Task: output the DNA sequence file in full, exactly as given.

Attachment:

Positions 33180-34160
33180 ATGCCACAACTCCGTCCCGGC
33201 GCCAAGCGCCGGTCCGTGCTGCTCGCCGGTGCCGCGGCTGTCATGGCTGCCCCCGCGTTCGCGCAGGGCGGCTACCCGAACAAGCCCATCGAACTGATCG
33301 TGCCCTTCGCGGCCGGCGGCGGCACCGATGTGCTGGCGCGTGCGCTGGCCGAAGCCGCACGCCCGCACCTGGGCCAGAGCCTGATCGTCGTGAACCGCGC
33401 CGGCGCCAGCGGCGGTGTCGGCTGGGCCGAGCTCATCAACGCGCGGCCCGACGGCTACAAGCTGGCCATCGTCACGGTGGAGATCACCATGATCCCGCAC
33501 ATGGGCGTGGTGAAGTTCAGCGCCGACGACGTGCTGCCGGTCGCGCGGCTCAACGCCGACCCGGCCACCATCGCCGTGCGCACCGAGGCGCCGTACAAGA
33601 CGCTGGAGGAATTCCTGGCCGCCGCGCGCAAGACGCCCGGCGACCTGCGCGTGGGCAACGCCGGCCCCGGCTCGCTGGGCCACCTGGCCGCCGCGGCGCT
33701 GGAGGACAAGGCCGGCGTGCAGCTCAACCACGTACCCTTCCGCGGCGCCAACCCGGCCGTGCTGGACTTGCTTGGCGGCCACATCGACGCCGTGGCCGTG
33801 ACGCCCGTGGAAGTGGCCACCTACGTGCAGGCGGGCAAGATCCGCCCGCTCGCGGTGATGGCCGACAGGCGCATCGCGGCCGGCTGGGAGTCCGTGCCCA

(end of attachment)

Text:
Positions 33180-34160
33180 ATGCCACAACTCCGTCCCGGC
33201 GCCAAGCGCCGGTCCGTGCTGCTCGCCGGTGCCGCGGCTGTCATGGCTGCCCCCGCGTTCGCGCAGGGCGGCTACCCGAACAAGCCCATCGAACTGATCG
33301 TGCCCTTCGCGGCCGGCGGCGGCACCGATGTGCTGGCGCGTGCGCTGGCCGAAGCCGCACGCCCGCACCTGGGCCAGAGCCTGATCGTCGTGAACCGCGC
33401 CGGCGCCAGCGGCGGTGTCGGCTGGGCCGAGCTCATCAACGCGCGGCCCGACGGCTACAAGCTGGCCATCGTCACGGTGGAGATCACCATGATCCCGCAC
33501 ATGGGCGTGGTGAAGTTCAGCGCCGACGACGTGCTGCCGGTCGCGCGGCTCAACGCCGACCCGGCCACCATCGCCGTGCGCACCGAGGCGCCGTACAAGA
33601 CGCTGGAGGAATTCCTGGCCGCCGCGCGCAAGACGCCCGGCGACCTGCGCGTGGGCAACGCCGGCCCCGGCTCGCTGGGCCACCTGGCCGCCGCGGCGCT
33701 GGAGGACAAGGCCGGCGTGCAGCTCAACCACGTACCCTTCCGCGGCGCCAACCCGGCCGTGCTGGACTTGCTTGGCGGCCACATCGACGCCGTGGCCGTG
33801 ACGCCCGTGGAAGTGGCCACCTACGTGCAGGCGGGCAAGATCCGCCCGCTCGCGGTGATGGCCGACAGGCGCATCGCGGCCGGCTGGGAGTCCGTGCCCA